Seven life-hacks from sales psychology that will help you find your way to the buyer

Seven life-hacks from sales psychology that will help you find your way to the buyer

Emotions control people far more than we like to think. And that is true for customers too - they often buy impulsively, driven by certain feelings and stimuli. A salesperson should take this into account in their work.

Calculating an individual's actions is challenging, but people are guided by the same considerations in certain situations and tend to make similar decisions. Sales psychology allows you to identify such patterns and use them to your advantage to increase revenues. This article is based on the course "Gaining Customer Trust. Online and Offline Sales" so click the link to learn more.

Lifehack 1. Grab attention, then make rational arguments

Grab attention, then make rational arguments

Often people buy products based on emotion, but they don't like to admit it. The salesperson's job is first to elicit an emotional response from the buyer and then help them find a rational justification for their purchase.

An Example. A potential buyer sees a striking billboard with a man enjoying a fast car ride in front of the car dealership entrance. The customer feels the desire to buy the car, and the salesperson finds justification for the purchase: the car is fuel-efficient, it is comfortable for family trips, and it is safe. The customer will buy because the car makes them feel good, but they will find many logical reasons for doing so. The salesperson's job is to help them do that.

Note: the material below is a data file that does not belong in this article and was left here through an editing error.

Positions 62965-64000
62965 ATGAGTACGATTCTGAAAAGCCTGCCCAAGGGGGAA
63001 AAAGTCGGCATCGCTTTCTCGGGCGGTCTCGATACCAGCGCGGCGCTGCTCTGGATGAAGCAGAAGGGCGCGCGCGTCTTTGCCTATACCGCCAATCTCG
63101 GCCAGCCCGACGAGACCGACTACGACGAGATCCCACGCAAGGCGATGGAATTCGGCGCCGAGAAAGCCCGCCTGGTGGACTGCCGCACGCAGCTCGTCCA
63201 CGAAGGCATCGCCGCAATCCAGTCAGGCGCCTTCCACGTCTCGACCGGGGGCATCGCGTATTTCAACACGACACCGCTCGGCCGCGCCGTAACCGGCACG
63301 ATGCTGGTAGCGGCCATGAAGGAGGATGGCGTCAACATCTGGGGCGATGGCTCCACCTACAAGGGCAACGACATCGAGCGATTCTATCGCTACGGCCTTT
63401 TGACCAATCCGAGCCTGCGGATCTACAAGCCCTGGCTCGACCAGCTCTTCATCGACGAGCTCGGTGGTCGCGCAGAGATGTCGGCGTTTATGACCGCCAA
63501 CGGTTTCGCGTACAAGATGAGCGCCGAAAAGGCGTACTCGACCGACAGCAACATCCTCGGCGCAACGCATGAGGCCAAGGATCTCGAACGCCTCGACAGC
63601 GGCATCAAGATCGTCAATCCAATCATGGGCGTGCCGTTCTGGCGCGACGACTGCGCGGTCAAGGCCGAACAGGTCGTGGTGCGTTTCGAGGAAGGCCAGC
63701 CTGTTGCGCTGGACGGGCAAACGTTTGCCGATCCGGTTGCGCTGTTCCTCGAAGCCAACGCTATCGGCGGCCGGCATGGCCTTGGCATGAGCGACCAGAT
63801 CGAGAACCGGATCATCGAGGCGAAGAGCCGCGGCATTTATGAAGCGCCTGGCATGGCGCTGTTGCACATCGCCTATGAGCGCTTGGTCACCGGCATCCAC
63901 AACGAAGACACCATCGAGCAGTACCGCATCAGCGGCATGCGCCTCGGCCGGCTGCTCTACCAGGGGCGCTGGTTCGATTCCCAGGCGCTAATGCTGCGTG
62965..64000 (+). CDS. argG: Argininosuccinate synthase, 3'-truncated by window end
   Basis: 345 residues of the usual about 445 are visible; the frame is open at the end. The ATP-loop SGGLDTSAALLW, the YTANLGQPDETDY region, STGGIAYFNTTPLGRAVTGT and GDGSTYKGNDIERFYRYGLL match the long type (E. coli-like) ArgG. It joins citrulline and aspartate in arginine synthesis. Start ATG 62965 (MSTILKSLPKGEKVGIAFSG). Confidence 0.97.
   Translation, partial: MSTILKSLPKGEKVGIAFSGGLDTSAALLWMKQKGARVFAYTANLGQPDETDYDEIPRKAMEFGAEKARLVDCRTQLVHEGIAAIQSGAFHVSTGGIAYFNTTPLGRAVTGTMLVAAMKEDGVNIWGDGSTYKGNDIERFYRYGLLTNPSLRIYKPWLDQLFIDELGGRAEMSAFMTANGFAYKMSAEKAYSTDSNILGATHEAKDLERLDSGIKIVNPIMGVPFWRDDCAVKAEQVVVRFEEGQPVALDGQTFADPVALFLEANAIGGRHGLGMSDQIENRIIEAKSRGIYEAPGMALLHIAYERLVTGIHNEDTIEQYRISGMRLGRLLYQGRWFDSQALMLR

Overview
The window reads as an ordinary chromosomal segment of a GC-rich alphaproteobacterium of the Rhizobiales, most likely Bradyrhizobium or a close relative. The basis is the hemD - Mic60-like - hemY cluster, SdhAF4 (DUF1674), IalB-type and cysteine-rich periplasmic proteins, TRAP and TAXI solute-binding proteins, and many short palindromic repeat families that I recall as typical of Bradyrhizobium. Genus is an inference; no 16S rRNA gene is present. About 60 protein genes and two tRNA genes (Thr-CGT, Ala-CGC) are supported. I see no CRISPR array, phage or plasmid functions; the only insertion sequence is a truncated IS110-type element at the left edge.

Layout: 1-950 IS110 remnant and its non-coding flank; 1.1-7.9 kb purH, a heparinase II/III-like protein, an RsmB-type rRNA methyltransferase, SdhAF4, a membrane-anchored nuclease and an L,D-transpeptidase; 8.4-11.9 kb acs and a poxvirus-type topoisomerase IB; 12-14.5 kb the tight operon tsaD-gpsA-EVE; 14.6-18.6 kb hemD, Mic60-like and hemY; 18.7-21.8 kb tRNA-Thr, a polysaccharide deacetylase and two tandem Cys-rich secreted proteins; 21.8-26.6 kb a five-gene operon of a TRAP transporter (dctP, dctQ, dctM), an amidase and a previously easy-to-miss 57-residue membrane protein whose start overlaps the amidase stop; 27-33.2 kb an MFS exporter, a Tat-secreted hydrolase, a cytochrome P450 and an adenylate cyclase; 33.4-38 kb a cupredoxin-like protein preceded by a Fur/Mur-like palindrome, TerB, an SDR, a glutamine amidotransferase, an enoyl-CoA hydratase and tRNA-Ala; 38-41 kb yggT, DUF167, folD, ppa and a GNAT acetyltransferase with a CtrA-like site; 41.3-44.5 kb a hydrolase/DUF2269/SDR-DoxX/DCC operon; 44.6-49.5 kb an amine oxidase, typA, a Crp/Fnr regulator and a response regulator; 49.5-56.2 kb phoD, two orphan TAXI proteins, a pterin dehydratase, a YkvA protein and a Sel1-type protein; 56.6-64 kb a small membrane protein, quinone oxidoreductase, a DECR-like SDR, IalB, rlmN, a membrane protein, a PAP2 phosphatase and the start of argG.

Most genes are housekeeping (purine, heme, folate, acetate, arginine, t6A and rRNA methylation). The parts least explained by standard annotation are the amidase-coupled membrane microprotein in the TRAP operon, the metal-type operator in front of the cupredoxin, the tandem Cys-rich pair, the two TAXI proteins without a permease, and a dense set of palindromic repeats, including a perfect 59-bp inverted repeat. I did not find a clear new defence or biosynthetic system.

Lifecycle 2. Offer a benefit

Offer a benefit

People like to think they buy rationally, even if, in reality, they don't. A practical benefit is a rational justification for the purchase. The seller's task is to make the benefits so apparent to the customer so that they will inevitably make a purchase.

The benefits are individual for every customer, so it's essential to research your audience well before offering them the benefit. A discounted price is considered a universal benefit, but the "stock sale" or "sale price" technique is used so often that customers become immune to it. Often customers get into the habit of moving from shop to shop in search of discounts.

Lifehack 3. Turn on the charm

Turn on the charm

Undoubtedly, it is easier to spend time with people who we like, so for a salesperson to please a customer almost always means closing a deal, and charisma, like the ability to charm other people, can be levelled-up.

However, if you aren't quite yet ready to work on your charisma, use three simple techniques:

  • Smile. A person subconsciously fears aggression from another person. A smile sends a non-verbal signal that there is no reason to be afraid.
  • Tilt your head to the side. By tilting your head sideways, the animal reveals its most vulnerable place, the neck. In the animal world, a demonstration of absolute trust. Humans unconsciously read this signal the same way.
  • Copy the gestures of your conversation partner. People love their own quirks and gestures, so they find it attractive in those people who echo them. However, one caveat, do it naturally because otherwise your conversation partner might be offended finding they were mocked.

Lifecycle 4. Speak the customer's language

Speak the customer’s language